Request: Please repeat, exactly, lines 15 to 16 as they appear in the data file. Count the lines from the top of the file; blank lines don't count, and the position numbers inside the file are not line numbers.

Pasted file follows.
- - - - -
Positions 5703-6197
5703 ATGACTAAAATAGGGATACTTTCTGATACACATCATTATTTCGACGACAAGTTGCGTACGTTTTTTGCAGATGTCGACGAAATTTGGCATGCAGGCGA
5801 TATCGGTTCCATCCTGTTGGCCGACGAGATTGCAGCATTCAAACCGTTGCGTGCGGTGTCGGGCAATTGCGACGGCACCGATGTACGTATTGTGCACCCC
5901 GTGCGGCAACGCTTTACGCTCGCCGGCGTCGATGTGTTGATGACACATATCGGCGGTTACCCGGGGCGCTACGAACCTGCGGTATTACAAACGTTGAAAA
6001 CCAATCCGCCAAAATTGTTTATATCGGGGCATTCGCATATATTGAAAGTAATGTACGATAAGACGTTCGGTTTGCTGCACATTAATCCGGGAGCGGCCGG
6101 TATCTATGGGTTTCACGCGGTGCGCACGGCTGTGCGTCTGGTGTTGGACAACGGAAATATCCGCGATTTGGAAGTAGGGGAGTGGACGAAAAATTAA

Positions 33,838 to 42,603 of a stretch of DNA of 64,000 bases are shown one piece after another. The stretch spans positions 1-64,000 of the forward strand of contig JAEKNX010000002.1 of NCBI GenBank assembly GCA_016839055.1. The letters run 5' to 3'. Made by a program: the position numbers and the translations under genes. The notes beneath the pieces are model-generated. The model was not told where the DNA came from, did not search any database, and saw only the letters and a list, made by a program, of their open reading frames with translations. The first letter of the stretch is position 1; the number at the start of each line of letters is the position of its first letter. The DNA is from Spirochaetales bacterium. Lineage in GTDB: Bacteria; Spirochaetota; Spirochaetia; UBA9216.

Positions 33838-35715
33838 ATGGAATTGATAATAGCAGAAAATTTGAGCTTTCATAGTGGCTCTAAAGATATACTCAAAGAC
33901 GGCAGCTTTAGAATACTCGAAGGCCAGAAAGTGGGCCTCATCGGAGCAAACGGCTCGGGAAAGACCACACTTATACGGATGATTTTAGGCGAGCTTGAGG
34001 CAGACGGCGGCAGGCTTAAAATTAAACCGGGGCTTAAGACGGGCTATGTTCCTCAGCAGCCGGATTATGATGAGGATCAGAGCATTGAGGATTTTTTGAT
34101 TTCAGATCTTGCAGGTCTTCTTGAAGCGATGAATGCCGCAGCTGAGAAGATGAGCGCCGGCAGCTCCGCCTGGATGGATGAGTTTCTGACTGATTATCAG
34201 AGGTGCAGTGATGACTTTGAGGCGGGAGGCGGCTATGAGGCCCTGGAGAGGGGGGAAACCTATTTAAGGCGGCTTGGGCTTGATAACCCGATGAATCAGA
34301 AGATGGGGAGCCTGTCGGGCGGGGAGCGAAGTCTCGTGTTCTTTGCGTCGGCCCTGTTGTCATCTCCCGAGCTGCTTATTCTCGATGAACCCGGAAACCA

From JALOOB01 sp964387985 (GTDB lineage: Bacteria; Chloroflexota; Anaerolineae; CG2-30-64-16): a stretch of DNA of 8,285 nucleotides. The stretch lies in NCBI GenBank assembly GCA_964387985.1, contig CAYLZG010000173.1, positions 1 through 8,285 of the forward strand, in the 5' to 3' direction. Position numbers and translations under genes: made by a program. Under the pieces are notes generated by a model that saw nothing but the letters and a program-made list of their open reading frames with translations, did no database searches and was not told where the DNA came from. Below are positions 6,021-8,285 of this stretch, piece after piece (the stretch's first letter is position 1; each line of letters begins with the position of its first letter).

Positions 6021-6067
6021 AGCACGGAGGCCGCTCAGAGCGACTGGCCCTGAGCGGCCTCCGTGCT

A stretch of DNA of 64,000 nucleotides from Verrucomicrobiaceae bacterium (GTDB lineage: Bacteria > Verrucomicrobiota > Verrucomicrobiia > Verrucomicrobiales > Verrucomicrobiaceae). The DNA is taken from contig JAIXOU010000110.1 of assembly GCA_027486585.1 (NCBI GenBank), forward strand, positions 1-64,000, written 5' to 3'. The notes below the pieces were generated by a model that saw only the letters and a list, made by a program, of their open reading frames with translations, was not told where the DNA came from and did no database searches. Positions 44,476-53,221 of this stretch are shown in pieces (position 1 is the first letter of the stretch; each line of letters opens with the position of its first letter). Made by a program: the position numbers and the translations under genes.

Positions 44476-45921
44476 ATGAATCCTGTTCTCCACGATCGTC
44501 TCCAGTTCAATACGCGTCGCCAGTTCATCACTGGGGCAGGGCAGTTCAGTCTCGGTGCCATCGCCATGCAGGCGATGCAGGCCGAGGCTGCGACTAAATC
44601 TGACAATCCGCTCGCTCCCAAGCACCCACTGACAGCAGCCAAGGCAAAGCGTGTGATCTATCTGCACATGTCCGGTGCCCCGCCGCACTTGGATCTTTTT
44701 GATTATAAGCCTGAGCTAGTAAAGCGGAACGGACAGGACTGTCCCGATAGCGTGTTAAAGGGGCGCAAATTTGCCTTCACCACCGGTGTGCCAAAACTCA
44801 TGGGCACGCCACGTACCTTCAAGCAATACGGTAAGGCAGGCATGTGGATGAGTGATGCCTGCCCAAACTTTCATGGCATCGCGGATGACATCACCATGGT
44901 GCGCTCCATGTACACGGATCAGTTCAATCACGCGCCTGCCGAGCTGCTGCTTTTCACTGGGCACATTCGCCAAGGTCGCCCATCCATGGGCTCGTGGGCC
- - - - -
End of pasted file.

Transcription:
From JALOOB01 sp964387985 (GTDB lineage: Bacteria; Chloroflexota; Anaerolineae; CG2-30-64-16): a stretch of DNA of 8,285 nucleotides. The stretch lies in NCBI GenBank assembly GCA_964387985.1, contig CAYLZG010000173.1, positions 1 through 8,285 of the forward strand, in the 5' to 3' direction. Position numbers and translations under genes: made by a program. Under the pieces are notes generated by a model that saw nothing but the letters and a program-made list of their open reading frames with translations, did no database searches and was not told where the DNA came from. Below are positions 6,021-8,285 of this stretch, piece after piece (the stretch's first letter is position 1; each line of letters begins with the position of its first letter).

Positions 6021-6067